When we’ve got the time and inclination, we visit a fabulous restaurant in The Big Smoke that serves an amazing meal over 10 or more courses, each one different to the others, but designed to compliment the entire meal for an overall dining experience. You might not like them all to the same degree, but the complete experience is why you go.
You know where I’m going with this, but, indulge me…
Hailing from Sweden, Liv Jagrell’s body of work is that of hard hitting rock and contemporary metal. She was the vocalist in Sister Sin until their split in 2015. Liv Sin was formed in 2017 and they released their debut album “Follow Me”.
This is their second album and “Burning Sermons” builds on the previous work, adding keyboards and a much fuller sound.
“Blood Moon Fever” immediately infects us with the new sound and the keyboards are blantantly apparent. Jagrell’s voice is intense – sweet and sublime one moment and brooding with simmering rage the next. There’s a lot going on at all times in this track. Full of spontaneous appearances of sound, it’s an assault on the senses. The guitar riffs are great, but they tend to get lost in everything else that is going on. We are treated to our first guitar solo, a frantic dance up and down the fretboards that is as intricate as it is compelling. Take this as a given – every track has one and they morph to suit the madness.
“Chapter of the Witch” puts a spell on us with fast paced guitars and this is then augmented with a complex tempo change. This oscillation of sound is carried on throughout the track, until it shifts gears and becomes more melodic. It’s a track about hope and triumph.
“Hope Begins to Fade” gave me the sound that I was hoping for – it’s a real banger. Featuring Soilwork’s Bjorn “Speed” Strid in a duet, the two vocalists prove the notion of synergy – that two or more things can be greater than the sum of their parts. As the track progresses chants are used, as are gems such as “something deep into my soul; I’m losing all my control”. The sound is less complex and features less effects – and it is terrific. Sometimes, less is more.
“War Antidote” inoculates us against complacency with military inspired percussion in the background and then it kicks on with aggression, including urgent and fast-paced vocals. This track has got real attitude and is as tough as Hell. The guitar solo mimics the staccato characteristics of the track.
“At the Gates of the Abyss” cracks open robustly, with clever and compelling riffs. Simple riffs and clear vocals are used to great effect, but this then switches to the more muscular style. A simple interlude is used in the middle of the track, before it again climbs back up into the madness. It drives hard and Jagrell’s voice is used to great effect.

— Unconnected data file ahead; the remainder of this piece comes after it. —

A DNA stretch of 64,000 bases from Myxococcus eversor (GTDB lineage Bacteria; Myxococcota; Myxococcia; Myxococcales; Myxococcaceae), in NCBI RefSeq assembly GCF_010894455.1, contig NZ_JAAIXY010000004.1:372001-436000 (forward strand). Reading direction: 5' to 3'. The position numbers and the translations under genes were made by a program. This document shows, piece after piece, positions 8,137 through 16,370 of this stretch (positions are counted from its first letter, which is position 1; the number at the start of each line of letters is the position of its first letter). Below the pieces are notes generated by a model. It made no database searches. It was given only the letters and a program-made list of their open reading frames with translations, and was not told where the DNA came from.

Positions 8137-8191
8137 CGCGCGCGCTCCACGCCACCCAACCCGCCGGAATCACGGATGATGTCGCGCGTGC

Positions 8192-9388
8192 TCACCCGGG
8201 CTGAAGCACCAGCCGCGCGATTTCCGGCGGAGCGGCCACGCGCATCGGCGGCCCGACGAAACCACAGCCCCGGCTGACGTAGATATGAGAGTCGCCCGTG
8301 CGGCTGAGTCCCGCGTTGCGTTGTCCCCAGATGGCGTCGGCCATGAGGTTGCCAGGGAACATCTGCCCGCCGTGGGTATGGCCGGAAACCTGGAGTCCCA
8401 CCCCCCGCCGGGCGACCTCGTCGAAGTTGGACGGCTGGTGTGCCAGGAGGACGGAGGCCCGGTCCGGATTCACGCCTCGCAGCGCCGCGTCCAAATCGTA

“Slave to the Machine” has one guitar ruling in the background to begin, which is then joined by percussion and when the track really gets going, it is a heavy elaboration upon the opening. It’s cleverly done. We’re urged “don’t give in to the lie” and “don’t think you’re in control”. It’s a little confronting and disturbing, which suggest clever writing and execution. Again, the less complex nature of the track makes it all the more engaging. It is a counterpoint to what we’ve heard so far.
“The Sinner” returns to the complex sound and it features the use of macabre sounding keyboard. It gallops along and presents another different sound and feel.
“Death Gives Life Meaning” is born with ominous and sinister sounds, where something evil is lurking. The vocals emerge from underneath the mire and they sound troubled. Strong riffs then blow things apart and Jagrell sounds pissed off. This track is one that will resonate in your spirit, to use when you’re pissed off too. It includes challenges such as “Who are you trying to fool?”, “What are you trying to prove?”, “I’ve got nothing to say to you” and “Don’t waste my time!” It closes with a spooky echo.
“Ghost in the Dark” dawns with a melodic, distortion free guitar. Clear vocals are used to tell a tale of self-doubt and battling your own demons. It is anthemic in feel and intent.
“Dead Wind Intermezzo” has the sounds of wind and water blowing in, followed by something passing by quickly. It returns us to the complex sound, but with calm vocals anchoring the sound. It’s symphonic in parts, then replete with rollicking rhythms the next. It’s a track of many characters, with lots to hear. Intense vocals encourage the listener to join Jagrell, together against the storm.
This album is like the aforementioned banquet. Taken as a total experience, it’s an enjoyable one. Some of the tracks are complex, others simple in nature. I didn’t enjoy every one – the really complex ones may well be too clever for my palate. However, each one serves to augment and support the others.
It’s an enjoyable meal.
(Oh, and, I know you wondered what “Intermezzo” means – taken from Wiki: In music, an intermezzo (/ˌɪntərˈmɛtsoʊ/, Italian pronunciation: [ˌinterˈmɛddzo], plural form: intermezzi), in the most general sense, is a composition which fits between other musical or dramatic entities, such as acts of a play or movements of a larger musical work. In music history, the term has had several different usages, which fit into two general categories: the opera intermezzo and the instrumental intermezzo.)